Kendare Blake’s Three Dark Crowns is…well…dark. In every generation, a set of triplets is born into the royal family. These three sisters are separated as children, and on their 16th birthday they have one year to kill each other off. The last one standing becomes queen.
This generation’s triplets are Mirabella, Arsinoe, and Katharine. Each of them are supposedly born with magical powers, but only Mirabella seems to actually have any. As such, she seems like the natural choice for the one to become queen, but there’s just one little problem. Mirabella doesn’t want to kill her sisters. Actually, none of the three are all that eager to start killing, but they’re convinced that it’s kill or be killed.
This book covers the lead up to their sixteenth birthday, meaning they’re not actually trying to kill each other yet. Like many first books, it’s a lot of set up, but I thought it moved along briskly enough to avoid being boring. I was glad of the time to get to know all three sisters, as that sends you into book two equally invested in all of their well-being, rather than strongly rooting for one of the sisters to win or lose.
As far as plot goes, I found this to be more horrifying than The Hunger Games. At least in that series, children being forced to kill each other was seen as a horrible thing by the vast majority of the characters. In Three Dark Crowns, the three sisters are apparently the only ones who see anything wrong with the governing system.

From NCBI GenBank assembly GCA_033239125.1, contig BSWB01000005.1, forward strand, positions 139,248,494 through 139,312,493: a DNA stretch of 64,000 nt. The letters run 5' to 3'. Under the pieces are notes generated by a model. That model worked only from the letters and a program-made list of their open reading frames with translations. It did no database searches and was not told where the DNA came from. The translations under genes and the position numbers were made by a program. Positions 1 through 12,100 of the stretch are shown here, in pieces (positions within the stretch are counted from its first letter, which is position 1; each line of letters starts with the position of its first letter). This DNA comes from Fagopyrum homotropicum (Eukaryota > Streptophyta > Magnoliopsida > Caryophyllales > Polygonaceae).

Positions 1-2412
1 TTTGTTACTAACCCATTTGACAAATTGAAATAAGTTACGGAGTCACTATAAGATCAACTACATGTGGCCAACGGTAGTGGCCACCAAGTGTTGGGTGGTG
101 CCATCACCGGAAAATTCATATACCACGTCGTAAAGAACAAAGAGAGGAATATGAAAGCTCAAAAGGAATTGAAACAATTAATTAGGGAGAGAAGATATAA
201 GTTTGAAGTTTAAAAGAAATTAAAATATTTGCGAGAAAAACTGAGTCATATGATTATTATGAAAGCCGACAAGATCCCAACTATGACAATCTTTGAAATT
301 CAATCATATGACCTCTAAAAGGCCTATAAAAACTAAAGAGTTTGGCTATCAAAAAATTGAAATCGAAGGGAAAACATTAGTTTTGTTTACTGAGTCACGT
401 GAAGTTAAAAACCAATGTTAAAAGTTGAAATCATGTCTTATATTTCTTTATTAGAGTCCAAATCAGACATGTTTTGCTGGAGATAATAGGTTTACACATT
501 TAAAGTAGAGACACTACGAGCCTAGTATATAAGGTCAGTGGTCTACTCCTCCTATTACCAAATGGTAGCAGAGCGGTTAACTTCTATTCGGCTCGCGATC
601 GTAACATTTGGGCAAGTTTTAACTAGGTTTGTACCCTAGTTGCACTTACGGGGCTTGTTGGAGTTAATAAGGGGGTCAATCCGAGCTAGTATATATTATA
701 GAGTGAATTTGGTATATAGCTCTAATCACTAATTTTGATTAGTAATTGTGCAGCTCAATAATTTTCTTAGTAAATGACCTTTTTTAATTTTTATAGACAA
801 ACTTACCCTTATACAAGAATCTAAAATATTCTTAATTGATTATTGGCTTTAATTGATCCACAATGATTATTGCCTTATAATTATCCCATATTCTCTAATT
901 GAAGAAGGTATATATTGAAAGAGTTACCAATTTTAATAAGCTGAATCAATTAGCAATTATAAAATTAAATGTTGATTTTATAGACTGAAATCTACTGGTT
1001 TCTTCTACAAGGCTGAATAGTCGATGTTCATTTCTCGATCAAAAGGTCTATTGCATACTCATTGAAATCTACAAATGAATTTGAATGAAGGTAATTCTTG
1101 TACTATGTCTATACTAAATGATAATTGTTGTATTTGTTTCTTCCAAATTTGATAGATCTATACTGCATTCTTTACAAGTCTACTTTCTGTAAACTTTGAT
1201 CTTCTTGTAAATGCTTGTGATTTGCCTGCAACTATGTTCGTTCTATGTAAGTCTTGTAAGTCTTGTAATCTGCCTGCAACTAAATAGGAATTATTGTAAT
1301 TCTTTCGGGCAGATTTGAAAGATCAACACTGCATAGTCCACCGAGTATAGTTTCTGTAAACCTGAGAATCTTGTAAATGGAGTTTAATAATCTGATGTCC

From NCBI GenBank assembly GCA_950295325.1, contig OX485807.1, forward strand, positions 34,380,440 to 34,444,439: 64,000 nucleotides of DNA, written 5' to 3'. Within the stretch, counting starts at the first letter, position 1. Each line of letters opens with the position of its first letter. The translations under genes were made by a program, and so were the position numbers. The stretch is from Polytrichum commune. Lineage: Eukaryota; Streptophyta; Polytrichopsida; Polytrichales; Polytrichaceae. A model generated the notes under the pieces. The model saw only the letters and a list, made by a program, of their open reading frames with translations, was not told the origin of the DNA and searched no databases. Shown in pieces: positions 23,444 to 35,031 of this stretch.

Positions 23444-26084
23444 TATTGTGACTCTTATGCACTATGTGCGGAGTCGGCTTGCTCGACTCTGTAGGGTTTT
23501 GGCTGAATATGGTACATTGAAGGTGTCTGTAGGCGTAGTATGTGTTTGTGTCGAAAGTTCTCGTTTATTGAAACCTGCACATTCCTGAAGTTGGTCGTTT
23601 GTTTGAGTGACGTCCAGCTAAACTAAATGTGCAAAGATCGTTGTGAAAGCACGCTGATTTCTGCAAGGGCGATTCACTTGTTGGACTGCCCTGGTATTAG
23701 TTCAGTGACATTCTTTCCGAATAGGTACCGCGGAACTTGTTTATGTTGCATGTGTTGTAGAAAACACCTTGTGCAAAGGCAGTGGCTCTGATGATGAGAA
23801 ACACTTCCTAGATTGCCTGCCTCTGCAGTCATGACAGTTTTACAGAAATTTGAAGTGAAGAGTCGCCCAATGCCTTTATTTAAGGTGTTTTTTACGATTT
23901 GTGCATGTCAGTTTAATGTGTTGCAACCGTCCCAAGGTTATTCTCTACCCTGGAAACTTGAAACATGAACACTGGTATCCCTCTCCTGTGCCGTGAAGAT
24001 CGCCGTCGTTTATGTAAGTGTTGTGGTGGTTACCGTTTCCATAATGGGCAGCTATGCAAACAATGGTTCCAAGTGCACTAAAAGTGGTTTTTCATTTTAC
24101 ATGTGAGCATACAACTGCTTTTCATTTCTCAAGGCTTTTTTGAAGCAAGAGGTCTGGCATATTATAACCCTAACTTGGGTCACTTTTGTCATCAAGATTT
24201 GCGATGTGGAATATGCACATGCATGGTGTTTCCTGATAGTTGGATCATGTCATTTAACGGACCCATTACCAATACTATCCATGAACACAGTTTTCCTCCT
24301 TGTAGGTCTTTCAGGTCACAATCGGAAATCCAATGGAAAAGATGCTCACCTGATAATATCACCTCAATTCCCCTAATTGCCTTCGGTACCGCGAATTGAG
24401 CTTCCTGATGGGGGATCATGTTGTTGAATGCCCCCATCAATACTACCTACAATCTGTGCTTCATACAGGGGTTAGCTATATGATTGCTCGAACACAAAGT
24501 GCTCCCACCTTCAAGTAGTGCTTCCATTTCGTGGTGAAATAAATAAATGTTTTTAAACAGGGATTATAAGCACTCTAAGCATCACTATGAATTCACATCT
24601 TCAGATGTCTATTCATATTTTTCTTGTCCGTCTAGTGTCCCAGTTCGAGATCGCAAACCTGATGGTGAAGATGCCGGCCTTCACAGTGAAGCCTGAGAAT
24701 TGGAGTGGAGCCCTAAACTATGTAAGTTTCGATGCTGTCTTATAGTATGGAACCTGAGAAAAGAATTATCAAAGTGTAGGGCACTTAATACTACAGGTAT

If I had to pick a favorite sister, it would be Mirabella, with Katharine a close second. I’m not a fan of Arsinoe because of the way she messes up her best friend’s love life, but I still don’t think she deserves to die for it. Plus, she didn’t mean to mess it up. But desperate times call for desperate measures, and believing that your two sisters are about to try to kill you is pretty desperate.
The next book, One Dark Throne, is now out. My library is in the process of acquiring it, while I wait impatiently. I’m really hoping all three sisters come to an understanding and manage to overthrow this really bad system, but as I haven’t read any of Kendare Blake’s other books, I really don’t know which direction she might take this in. Either way, I’m excited to find out what happens next and rate Three Dark Crowns at 4.5 out of 5.